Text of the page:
Intelligence, whether or not you’re Martha Stewart, is a good thing. It’s always helpful to know stuff. I know that here in America, we drive on the right side of the road. And since I’m old enough to drive, that turns out to be a pretty useful fact that I can put into action every day. And gravity. Years ago when I visited the South Rim of the Grand Canyon, the whole gravity thing was a nice little chestnut to have locked away in my brain. Without that knowledge, three more steps north would have left the bus 165 pounds lighter on the return trip.
But some things I know are pretty much worthless. Take the speed of light in a vacuum as an example. Without even looking it up, I know it’s 186,282.397 miles per second…and I’ve known that since junior high. But big whoop!! What possible good does that do me? It’s never helped me in a job interview. I don’t think it’s ever been an answer on Jeopardy. It’s not even a good conversation starter at parties.
However, let’s say we were the Allied High Command in 1944…June of 1944. And on the 6th of that month, we had launched a massive invasion of Western Europe called, I don’t know, Operation Overlord or something. And then four days later, ULTRA (the name we gave our codebreaking methods) revealed the location of the headquarters of Panzer Gruppe West, the primary reinforcements to be used by Germany to attack the men we were sending ashore at Normandy.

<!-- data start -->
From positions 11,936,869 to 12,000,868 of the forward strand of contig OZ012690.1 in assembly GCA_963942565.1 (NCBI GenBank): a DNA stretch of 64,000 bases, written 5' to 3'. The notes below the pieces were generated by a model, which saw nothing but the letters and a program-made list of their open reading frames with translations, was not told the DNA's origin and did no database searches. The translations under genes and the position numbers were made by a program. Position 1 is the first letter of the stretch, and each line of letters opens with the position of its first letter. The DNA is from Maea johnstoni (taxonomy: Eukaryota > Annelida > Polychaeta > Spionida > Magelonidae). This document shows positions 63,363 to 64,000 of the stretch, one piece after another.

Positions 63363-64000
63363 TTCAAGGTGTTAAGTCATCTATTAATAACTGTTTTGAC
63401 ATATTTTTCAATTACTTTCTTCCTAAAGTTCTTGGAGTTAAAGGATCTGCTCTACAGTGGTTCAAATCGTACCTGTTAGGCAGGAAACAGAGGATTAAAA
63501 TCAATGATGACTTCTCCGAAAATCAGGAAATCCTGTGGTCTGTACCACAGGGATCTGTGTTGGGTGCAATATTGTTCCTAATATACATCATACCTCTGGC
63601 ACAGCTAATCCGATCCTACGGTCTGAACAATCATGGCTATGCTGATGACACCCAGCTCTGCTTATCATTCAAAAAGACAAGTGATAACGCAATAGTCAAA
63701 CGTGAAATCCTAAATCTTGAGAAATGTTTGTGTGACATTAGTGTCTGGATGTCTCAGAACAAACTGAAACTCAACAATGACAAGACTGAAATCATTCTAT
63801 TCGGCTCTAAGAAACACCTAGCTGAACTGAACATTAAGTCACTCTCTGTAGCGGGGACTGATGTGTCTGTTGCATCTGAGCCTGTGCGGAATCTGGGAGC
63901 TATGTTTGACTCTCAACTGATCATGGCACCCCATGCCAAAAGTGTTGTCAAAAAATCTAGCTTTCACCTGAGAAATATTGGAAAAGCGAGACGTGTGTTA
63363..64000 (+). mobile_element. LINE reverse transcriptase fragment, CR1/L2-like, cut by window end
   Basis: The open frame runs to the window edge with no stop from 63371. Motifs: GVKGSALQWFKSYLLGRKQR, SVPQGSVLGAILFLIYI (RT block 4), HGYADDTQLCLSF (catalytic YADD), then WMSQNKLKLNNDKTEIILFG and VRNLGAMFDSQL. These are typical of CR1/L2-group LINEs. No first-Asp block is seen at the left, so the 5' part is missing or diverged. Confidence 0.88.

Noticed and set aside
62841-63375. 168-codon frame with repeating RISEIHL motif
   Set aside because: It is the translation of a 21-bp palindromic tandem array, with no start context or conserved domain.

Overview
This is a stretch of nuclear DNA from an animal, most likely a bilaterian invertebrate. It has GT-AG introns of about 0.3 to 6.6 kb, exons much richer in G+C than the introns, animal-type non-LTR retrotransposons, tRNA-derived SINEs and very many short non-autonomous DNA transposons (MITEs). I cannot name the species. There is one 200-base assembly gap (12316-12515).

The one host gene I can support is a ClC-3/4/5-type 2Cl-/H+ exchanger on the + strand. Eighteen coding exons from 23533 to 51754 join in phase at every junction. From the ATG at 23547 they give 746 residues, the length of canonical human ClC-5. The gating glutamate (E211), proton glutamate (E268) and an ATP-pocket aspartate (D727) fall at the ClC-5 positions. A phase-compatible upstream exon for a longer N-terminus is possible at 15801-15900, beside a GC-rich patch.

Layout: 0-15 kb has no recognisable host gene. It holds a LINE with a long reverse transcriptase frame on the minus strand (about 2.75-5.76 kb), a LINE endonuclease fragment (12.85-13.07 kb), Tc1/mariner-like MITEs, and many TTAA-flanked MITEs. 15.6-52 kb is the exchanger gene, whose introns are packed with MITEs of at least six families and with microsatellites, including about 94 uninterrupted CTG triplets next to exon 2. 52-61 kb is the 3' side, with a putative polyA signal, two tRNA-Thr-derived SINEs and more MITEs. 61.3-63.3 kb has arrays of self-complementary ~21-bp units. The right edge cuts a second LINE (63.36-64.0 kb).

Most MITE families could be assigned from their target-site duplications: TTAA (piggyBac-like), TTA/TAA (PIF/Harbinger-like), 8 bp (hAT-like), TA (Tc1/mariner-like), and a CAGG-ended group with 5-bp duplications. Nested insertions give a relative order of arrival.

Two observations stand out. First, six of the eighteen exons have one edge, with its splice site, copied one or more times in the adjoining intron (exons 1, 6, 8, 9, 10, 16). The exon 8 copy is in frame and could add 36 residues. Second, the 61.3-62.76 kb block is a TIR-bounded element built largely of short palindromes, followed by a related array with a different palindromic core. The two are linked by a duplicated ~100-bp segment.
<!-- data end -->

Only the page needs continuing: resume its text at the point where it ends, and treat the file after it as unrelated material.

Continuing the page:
That knowledge might prove to be most useful.
And it was. General Leo Geyr von Schweppenburg (commander of Panzer Gruppe West) had set up his headquarters in the Chateau at La Caine (about 20 miles south of the Normandy coast). Allied intelligence got wind of it and passed the information on to the commanders. And they, knowing the importance of Schweppenburg’s forces, wasted no time in dealing with it.
Immediately (which in this case meant June 10, 1944), air assets were dispatched. Forty Hawker Typhoons and sixty-one B-25 Mitchells attacked the chateau, wounding von Schweppenburg and killing 17 of his staff. Panzer Gruppe West HQ was out of commission. But, more importantly, communications between the HQ and the actual fighting men (and tanks) had been lost. And as Allied tank forces were beginning their inital breakouts from Normandy on that very day, it offered them some additional freedom of movement.
Recommended Reading: Overlord: D-Day and the Battle for Normandy